For the past few weeks, the idea of a loan program to the auto companies has been gaining momentum.
According to today’s Wall Street Journal, Overdue Budget, Auto-Maker Bailout Will Top Democrats’ Agenda. Here is their comment on the idea:
The proposal to throw a lifeline to Detroit’s auto makers could prove particularly challenging, and its future is unclear. Democratic presidential nominee Barack Obama has endorsed the plan, as has John McCain, his Republican rival. Both are battling to win Michigan in the race for electoral-college votes.
General Motors Corp. Vice Chairman Bob Lutz said Detroit’s Big Three have been hit by a “perfect storm” of rising gas prices, a slumping economy and new fuel-efficiency rules that will force them to invest heavily in new technologies. “The American auto industry is deserving of loans to get credit that it may well need,” Mr. Lutz said, noting that none of the auto makers would be able to get loans from financial institutions in today’s tight lending markets.
But the White House remains cool to the idea. Tony Fratto, a spokesman for President George W. Bush, said the administration is “very reluctant to consider government intervention.”
Last week, the Washington Post said basically the same thing: Car Makers to Press for Loans:
Automakers plan to urge Congress to support funding up to $50 billion in low-interest loans over three years to help them modernize their assembly plants and develop next-generation fuel-efficient vehicles.
Industry officials said the loans, which are twice the amount authorized in last year’s energy bill, are a top priority when Congress returns next month because of the declining fortunes of Detroit’s automakers and tightening credit markets.
Auto industry officials have argued that the loan program would not represent a bailout, but would be similar to aid lawmakers have given to Wall Street investment banks and struggling mortgage firms.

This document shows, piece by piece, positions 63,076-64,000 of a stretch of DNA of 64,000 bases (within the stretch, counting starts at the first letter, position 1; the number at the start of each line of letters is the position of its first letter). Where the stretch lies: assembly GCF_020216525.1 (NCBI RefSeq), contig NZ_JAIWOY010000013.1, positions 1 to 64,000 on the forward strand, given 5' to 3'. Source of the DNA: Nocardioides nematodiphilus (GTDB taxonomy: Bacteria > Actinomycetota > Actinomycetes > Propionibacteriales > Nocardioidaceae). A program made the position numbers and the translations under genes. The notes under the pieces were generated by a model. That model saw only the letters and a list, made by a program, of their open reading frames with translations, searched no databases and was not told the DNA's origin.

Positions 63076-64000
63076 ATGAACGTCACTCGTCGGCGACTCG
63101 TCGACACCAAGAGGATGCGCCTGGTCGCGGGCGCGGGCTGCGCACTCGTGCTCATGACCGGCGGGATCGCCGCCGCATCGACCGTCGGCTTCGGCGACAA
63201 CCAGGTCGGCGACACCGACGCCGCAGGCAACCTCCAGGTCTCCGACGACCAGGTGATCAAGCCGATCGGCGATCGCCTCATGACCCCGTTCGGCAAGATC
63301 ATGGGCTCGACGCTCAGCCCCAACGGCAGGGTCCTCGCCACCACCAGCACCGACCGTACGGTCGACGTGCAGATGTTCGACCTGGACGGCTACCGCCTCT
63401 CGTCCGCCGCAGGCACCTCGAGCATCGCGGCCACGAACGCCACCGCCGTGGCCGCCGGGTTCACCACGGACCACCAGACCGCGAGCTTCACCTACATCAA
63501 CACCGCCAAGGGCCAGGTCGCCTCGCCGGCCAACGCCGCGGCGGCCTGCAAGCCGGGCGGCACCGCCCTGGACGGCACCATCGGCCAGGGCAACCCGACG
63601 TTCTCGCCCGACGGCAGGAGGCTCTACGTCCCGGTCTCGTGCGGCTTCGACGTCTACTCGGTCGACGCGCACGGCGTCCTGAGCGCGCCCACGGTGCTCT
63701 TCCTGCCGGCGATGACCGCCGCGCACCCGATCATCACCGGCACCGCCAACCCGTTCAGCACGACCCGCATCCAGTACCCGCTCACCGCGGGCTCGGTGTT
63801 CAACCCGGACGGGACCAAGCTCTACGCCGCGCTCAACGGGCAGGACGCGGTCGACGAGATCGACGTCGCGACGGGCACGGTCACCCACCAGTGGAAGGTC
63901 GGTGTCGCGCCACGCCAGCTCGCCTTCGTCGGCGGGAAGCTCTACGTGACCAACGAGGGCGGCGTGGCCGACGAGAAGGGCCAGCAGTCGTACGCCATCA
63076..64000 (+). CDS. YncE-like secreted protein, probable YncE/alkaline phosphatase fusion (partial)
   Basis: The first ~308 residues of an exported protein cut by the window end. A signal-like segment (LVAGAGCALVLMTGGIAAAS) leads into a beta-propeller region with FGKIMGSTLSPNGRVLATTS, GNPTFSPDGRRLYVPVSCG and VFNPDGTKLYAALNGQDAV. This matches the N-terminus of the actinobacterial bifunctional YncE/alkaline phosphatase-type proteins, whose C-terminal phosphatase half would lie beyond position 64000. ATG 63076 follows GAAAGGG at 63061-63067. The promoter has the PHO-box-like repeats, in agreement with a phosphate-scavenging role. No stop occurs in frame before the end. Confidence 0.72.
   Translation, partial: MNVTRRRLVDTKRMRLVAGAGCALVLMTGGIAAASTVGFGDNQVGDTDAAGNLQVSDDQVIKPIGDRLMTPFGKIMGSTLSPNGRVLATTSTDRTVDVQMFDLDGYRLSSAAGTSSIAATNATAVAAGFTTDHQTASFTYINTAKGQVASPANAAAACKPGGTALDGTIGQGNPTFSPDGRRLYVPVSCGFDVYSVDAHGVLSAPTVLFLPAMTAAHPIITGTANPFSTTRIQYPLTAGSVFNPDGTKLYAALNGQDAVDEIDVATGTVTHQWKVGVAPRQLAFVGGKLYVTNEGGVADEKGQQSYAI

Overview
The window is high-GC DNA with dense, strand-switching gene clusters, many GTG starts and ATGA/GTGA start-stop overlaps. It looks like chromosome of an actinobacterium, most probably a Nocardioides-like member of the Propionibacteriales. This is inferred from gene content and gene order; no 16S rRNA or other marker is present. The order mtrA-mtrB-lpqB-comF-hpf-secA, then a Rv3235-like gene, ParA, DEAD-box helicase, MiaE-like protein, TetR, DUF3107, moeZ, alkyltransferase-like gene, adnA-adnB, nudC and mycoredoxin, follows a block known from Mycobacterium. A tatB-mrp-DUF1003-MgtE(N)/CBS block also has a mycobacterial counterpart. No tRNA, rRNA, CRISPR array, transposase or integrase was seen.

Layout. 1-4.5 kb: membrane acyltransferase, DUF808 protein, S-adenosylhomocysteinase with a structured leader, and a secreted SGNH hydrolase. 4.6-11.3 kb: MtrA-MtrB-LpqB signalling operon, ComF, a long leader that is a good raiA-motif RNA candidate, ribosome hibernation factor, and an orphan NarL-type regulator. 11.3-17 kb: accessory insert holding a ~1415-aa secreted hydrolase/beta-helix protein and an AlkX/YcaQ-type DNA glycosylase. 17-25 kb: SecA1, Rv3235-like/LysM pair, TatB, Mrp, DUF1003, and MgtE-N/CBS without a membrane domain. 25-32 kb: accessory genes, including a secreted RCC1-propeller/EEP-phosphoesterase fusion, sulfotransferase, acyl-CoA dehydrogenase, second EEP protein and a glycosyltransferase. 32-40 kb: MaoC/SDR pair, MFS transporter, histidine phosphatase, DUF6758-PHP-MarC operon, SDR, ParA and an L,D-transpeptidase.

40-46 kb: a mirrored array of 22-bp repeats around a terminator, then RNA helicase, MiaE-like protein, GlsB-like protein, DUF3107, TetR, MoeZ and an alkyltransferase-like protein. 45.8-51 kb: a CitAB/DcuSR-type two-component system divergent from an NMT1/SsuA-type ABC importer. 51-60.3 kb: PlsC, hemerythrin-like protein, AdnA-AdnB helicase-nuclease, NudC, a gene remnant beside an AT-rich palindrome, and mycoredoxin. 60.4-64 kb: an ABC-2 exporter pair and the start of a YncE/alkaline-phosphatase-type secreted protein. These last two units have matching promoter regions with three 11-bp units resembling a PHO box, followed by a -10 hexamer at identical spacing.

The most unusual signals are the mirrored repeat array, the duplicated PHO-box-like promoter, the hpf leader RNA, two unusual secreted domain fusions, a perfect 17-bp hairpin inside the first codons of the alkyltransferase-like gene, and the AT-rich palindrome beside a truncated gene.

“We don’t see it as a bailout. We see it as government assistance to help retooling tied to the production of these advanced technology vehicles,” said Alan Reuther, legislative director for the United Auto Workers union.
This proposal generally would tie any financial assistance to creation and utilization of new energy technologies. Let me make two suggestions, however. First, that there are conditions similar to the Chrysler guarantee – which actually paid back the taxpayers after the company turned itself around.
Second, the US taxpayers get a part of the intellectual property. The companies should be required to put up their IP as collateral to the loan. This would both protect the taxpayers’ investment and give a jump start to the idea that IP is and should be treated as important collateral in financial transactions.
I would also require that there be some sort of technology transfer process on any new technology created as part of the program. I know that this will be unpopular with some – but it will be important to make sure that the technology does not get locked up.
If the taxpayers are going to assume the risk, the taxpayers should reap some of the benefits — both financially and in the introduction of new technologies.